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She Married Her Boss (1935)

A super-efficient secretary at a department store falls for and marries her boss, but finds out that taking care of him at home (and especially his spoiled-brat daughter) is a lot different from taking care of him at work.

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Cast

Complete credited cast:
...
Julia Scott
...
Richard Barclay
Michael Bartlett ...
Leonard 'Lennie' Rogers
Raymond Walburn ...
Franklin
Jean Dixon ...
Martha Pryor
Katharine Alexander ...
Gertrude Barclay
Edith Fellows ...
Annabel Barclay
...
Parsons
Grace Hayle ...
Agnes Mayo (as Grace Hale)
Charles Arnt ...
Victor Jessup
Rest of cast listed alphabetically:
Harrison Greene ...
Undetermined Minor Role (scenes deleted)
...
Undetermined Minor Role (scenes deleted)
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Storyline

A super-efficient secretary at a department store falls for and marries her boss, but finds out that taking care of him at home (and especially his spoiled-brat daughter) is a lot different from taking care of him at work.

Plot Summary | Add Synopsis

Plot Keywords:

secretary | daughter | boss | marriage | See All (4) »

Taglines:

Grand in her Greatest!

Genres:

Comedy

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Details

Country:

Language:

Release Date:

19 September 1935 (USA)  »

Also Known As:

Casou com o Patrão  »

Company Credits

Show detailed on  »

Technical Specs

Runtime:

Sound Mix:

(Western Electric Noiseless Recording)

Aspect Ratio:

1.37 : 1
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Did You Know?

Trivia

Prints now carry the modernized Columbia logo and 1938 re-release opening and closing credits. See more »

Quotes

Secretary: You're a very important woman in the business world. I hope to be important, too, someday. My career is very important to me.
Julia Scott: Don't let a career ruin you. It's something that sponges up your whole life and leaves you empty.
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Soundtracks

Hearts and Flowers
(uncredited)
Music by Alphons Czibulka
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User Reviews

 
What a Difference a Year Makes
2 February 2009 | by (United States) – See all my reviews

I've read the other comments that talked about aspects of this film that are dated, offensive, or just plain bizarre. I was rather surprised that no one brought up the movie's cringe-inducing gender stereotypes. Anyone who has seen Claudette Colbert or Melvyn Douglas in the films they made before the introduction of the Production Code(in mid-1934) would immediately recognize the heavy hand of the censors, who did their best to impose on Hollywood their narrow-minded idea of "family values." (On the basis of this film, it would appear that allowing married women to pursue a career would bring about the end of American society, but child abuse and drunk driving are just good clean fun!) Though the cast and plot look good on paper, the result is strained and uneven, as if the script had been written to Pre-Code standards and then hastily cleaned up so as not to offend the censors.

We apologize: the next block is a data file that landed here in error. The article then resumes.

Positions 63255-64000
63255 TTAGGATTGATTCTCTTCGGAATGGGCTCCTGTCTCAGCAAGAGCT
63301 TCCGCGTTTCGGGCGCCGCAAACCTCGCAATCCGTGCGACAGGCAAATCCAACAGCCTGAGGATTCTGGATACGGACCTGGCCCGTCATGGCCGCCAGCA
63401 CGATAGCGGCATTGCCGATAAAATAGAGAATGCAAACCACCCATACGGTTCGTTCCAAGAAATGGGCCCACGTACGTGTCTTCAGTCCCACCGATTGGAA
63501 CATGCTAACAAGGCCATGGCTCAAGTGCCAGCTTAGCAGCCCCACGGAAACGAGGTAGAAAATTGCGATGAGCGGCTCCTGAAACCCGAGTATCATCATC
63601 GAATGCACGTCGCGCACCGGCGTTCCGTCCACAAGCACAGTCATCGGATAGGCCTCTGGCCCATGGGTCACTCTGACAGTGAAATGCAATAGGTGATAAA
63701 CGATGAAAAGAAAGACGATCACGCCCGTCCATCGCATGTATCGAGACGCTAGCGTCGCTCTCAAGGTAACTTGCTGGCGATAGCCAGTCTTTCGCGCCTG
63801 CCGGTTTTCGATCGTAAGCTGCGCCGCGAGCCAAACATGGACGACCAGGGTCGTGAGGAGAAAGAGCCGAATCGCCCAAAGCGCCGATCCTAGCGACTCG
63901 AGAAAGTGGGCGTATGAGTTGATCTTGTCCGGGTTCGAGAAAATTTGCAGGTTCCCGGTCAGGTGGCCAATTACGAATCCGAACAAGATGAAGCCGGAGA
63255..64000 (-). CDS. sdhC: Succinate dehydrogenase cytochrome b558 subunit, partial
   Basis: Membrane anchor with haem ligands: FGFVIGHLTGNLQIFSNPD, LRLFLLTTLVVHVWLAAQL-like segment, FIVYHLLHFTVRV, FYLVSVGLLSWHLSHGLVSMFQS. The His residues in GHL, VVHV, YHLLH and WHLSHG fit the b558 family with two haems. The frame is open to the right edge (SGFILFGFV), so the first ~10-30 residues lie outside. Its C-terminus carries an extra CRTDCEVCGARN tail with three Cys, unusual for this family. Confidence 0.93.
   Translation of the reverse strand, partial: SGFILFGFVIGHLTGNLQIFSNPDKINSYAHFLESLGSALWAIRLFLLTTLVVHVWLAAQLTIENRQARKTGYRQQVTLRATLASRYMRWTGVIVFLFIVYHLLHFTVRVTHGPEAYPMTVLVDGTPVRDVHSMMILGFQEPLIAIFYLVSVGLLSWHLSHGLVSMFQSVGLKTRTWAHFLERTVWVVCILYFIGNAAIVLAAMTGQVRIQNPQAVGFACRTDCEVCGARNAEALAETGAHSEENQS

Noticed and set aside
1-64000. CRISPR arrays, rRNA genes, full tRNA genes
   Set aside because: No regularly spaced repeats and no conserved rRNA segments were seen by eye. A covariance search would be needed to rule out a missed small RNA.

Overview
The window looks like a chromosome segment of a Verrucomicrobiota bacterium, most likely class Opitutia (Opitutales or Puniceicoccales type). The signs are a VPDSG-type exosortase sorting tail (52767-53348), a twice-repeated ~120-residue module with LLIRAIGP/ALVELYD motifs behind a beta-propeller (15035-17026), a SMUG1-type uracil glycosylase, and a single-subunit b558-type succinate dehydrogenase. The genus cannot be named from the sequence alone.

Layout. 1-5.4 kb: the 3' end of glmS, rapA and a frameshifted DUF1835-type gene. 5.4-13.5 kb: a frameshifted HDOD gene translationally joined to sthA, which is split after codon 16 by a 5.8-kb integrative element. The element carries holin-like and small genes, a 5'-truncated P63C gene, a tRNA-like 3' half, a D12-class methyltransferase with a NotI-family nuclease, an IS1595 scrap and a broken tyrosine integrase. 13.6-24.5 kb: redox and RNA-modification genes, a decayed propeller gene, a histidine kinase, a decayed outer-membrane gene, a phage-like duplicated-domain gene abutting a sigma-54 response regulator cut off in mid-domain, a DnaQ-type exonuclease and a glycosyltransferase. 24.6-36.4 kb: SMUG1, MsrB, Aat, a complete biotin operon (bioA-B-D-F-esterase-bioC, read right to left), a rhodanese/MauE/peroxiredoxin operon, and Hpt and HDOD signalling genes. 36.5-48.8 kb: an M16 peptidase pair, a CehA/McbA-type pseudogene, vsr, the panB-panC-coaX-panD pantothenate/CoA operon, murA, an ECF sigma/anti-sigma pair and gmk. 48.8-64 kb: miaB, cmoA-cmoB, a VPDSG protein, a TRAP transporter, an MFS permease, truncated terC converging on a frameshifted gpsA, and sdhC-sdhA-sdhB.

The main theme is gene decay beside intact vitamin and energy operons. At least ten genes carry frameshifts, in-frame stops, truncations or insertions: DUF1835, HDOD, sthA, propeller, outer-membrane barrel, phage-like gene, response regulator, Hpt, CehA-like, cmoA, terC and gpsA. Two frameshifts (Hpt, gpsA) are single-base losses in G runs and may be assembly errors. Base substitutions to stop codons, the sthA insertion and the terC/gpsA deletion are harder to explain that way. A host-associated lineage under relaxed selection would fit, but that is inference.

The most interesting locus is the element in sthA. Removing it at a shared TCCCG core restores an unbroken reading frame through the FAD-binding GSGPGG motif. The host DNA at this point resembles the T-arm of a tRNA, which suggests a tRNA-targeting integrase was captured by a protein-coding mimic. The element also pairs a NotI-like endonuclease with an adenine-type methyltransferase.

Claudette Colbert plays Julia Scott, a bright, capable, and confident executive assistant at a large department store. She runs the busy office like a well-oiled machine and clearly enjoys the work. It's hard to fathom why she's spent six years mooning over her boss, Richard Barclay. The way the role of Barclay is written, the usually charming Melvyn Douglas comes off as a humorless, sexless cipher. All the more jarring, then, to hear Julia talk about her desire to give up her terrific job and marry Barclay. Without a trace of irony, she describes marriage as "a woman's REAL career."

Okay, she wants to get married. But why on earth would the lovely and vivacious Julia want Barclay as a husband? Not only is he dull as ditch-water, he treats her as if she were a piece of super-efficient office equipment. Once they're married, he ridicules her for assuming the stereotypical role of housewife, despite the fact that she's set his chaotic home in order and tamed his obnoxious brat of a daughter. There's nothing in the movie to explain Barclay's eventual change of heart; apparently it's brought on by a quart of whiskey. So much for good old "family values." The film is so devoid of any hint of sexual attraction that we don't see a single cuddle or smooch--not even at the very end when it's clear that the newlyweds will finally get around to doing what newlyweds are famous for doing. Julia has more physical contact (and chemistry) with Leonard Rogers, her sweet-tempered playboy suitor, who's a lot more appealing as husband material than that cold fish Barclay.

Solid performances are turned in by familiar actors in some of the secondary roles: Raymond Walburn as the perfect butler; Katherine Alexander as Barclay's drama-queen sister; Edith Fellows as the evil daughter; and especially Jean Dixon as Julia's wise-cracking, matchmaking best friend.

Would love to have seen this film made just a year earlier, before the Hays Office started taking their moralizing hatchet to so many of the things that made movies of the 30s worth watching.


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